SUCCESS: Sustainable Coastal Communities and Ecosystems 2005-2009

Monitoring and Evaluation

SUCCESS activities are designed around an adaptive management and learning framework in which monitoring and evaluation are core elements. Performance is managed around and assessed against four results categories:

  • Improved management and conservation across diverse landscapes through science, inter-disciplinary approaches, and the adoption of best practices
  • Equitable coastal resources governance and management of natural resource conflicts
  • Increased tangible and equitable economic benefits through sustainable production, marketing, and trade of natural resource-based products and services
  • Wide sharing of knowledge and best practices to promote learning

Twelve indicators are used to measure progress in these results categories on a quarterly or annual basis. The SUCCESS Program uses a web-based system to collect indicator data. Field-based monitoring and evaluation coordinators upload data and supporting documentation and manage their own content via this system. Program partners, including the USAID cognizant technical officer, use a password protected website to search the system for monitoring data and create reports.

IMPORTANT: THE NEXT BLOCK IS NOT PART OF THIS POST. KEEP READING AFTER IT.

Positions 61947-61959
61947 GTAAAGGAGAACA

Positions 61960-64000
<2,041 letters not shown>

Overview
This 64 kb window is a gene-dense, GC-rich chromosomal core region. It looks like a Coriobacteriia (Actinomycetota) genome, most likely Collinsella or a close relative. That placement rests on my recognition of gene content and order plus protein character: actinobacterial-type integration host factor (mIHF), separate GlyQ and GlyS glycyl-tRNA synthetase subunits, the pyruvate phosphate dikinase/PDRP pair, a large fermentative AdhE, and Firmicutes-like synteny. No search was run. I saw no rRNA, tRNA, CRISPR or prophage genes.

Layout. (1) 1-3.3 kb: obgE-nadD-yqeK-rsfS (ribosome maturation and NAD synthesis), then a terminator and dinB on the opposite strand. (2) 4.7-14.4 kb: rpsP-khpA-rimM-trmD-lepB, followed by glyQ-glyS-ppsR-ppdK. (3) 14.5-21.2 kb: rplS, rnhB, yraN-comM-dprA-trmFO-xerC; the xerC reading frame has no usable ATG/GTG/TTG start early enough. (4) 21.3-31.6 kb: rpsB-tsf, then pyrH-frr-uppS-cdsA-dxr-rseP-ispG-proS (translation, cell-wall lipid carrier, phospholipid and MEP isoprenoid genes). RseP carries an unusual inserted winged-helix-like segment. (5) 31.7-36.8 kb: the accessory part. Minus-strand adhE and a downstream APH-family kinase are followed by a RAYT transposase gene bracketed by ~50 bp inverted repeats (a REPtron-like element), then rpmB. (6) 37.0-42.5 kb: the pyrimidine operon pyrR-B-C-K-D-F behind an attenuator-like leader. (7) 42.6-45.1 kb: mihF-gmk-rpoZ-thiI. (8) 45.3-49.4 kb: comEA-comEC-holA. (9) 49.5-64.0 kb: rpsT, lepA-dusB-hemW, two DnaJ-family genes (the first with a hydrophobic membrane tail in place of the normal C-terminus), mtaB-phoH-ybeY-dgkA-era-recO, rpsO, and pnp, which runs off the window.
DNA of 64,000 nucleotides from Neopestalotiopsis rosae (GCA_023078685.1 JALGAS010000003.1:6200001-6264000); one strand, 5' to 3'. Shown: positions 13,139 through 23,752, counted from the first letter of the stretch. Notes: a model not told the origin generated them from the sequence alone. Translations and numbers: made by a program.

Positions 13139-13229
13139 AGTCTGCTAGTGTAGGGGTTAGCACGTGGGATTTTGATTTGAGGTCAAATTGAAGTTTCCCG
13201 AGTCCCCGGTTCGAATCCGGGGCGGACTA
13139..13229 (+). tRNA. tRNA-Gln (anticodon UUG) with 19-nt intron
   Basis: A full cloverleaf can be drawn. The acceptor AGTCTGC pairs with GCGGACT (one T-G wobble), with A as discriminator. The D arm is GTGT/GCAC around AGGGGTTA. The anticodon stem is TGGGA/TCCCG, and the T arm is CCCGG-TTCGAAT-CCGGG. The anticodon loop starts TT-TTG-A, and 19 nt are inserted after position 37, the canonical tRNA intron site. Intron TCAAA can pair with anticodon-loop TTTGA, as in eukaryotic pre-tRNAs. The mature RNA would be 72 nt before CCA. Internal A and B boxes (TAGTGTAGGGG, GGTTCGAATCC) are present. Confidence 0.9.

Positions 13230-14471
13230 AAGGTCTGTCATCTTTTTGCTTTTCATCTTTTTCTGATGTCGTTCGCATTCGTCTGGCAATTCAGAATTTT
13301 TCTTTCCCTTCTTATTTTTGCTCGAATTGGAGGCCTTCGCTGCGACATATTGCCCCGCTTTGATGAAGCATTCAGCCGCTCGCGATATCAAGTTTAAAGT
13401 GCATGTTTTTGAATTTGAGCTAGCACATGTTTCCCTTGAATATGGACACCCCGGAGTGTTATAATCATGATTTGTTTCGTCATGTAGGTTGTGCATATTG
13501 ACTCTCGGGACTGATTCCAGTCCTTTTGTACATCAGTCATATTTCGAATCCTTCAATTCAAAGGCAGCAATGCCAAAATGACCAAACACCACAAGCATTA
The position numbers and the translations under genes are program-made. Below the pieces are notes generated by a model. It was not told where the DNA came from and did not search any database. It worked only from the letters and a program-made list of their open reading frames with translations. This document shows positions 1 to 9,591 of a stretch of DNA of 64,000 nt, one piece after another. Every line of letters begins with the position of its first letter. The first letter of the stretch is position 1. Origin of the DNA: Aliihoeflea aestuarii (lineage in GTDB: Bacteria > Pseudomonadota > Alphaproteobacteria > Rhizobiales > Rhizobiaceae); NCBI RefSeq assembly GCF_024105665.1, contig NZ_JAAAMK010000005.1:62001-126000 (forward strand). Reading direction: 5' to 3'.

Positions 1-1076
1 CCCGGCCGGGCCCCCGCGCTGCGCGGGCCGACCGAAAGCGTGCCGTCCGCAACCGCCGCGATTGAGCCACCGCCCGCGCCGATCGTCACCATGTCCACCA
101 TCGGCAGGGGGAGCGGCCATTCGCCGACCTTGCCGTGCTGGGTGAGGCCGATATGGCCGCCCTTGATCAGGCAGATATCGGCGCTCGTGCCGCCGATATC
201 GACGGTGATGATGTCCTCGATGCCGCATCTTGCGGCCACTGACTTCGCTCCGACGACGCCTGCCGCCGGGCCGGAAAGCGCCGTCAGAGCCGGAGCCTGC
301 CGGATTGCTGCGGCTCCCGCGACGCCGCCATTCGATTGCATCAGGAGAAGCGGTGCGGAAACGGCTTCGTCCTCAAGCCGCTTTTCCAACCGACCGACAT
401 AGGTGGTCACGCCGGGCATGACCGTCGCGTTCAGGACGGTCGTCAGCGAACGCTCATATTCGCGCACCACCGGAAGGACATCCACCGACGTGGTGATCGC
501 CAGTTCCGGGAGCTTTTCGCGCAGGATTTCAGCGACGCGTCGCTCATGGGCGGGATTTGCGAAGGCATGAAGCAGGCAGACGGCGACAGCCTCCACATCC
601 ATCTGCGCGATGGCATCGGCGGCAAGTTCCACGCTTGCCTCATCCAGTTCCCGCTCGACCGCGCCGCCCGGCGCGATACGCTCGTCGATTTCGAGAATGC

SUCCESS uses the Orders of Outcome Framework for tracking progress and performance at the site level. One of the underlying assumptions of the SUCCESS Program is that adaptive governance requires preparing governance baselines and documenting results and outcomes as they evolve and periodically comparing them with the expected outcomes. Each SUCCESS field site prepared a governance baseline in the first year of the Program to define the existing governance capacity.

Annual self assessments are used to evaluate the Program logic—i.e., is the Program achieving its goals and are activities generating the desired results? If aspects of the Program are not successful in achieving the expected outcomes, this assessment exercise helps in analyzing the reasons—from faulty assumptions, to flaws in activity design, to unavoidable socio-economic or natural disasters, to capacity failures. The self-assessments generate recommendations for how to adapt project activities and targets to better accomplish results.

SUCCESS promotes cross-site learning on topics such as governance baselines and livelihood development. Site-based learning is then shared more widely through regional networks and globally through knowledge management. Such sharing accelerates the development of best practices and increases the understanding of how programs in different contexts reach (or do not reach) different levels of outcomes.

 

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